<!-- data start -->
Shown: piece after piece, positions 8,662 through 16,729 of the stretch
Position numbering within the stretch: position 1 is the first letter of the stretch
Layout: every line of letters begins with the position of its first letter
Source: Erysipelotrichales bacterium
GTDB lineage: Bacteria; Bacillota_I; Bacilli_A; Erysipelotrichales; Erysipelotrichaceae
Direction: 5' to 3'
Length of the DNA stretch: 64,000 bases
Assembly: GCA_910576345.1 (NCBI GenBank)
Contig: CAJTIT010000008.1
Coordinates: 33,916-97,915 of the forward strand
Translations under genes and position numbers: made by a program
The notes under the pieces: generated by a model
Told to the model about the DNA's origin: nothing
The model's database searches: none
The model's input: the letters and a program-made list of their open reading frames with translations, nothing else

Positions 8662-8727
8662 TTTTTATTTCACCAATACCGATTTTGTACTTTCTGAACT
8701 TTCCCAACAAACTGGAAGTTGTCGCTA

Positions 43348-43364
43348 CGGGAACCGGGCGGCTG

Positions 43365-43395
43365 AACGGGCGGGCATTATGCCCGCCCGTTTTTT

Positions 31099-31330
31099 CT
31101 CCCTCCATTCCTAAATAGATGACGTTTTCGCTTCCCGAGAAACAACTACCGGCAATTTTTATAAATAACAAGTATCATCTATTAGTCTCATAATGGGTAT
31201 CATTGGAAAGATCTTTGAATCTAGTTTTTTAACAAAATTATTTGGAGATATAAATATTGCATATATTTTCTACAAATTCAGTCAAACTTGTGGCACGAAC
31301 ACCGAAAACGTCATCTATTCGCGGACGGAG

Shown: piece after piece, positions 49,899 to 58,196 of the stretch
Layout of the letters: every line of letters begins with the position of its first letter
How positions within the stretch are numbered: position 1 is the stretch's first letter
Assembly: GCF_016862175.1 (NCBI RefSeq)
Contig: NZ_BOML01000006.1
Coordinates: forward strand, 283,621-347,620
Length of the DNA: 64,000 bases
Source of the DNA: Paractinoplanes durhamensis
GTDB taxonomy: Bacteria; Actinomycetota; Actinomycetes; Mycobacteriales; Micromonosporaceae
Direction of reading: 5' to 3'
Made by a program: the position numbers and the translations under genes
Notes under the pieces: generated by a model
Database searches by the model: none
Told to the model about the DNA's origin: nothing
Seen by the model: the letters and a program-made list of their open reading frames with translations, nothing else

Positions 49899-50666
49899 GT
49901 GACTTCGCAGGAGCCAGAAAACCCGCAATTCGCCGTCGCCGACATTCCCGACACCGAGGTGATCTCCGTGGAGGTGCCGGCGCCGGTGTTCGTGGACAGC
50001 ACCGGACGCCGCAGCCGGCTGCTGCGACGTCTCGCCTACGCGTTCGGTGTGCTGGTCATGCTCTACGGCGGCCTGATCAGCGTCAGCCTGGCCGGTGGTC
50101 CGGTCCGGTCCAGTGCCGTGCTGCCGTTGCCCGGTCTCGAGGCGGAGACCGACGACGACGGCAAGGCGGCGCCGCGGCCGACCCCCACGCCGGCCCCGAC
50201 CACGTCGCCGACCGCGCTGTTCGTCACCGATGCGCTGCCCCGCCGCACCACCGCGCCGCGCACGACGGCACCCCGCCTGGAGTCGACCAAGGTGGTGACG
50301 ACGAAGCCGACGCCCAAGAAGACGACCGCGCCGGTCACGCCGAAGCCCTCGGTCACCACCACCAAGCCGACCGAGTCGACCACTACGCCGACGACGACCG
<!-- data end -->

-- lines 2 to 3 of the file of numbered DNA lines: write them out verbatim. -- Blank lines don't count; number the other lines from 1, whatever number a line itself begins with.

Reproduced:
Position numbering within the stretch: position 1 is the first letter of the stretch
Layout: every line of letters begins with the position of its first letter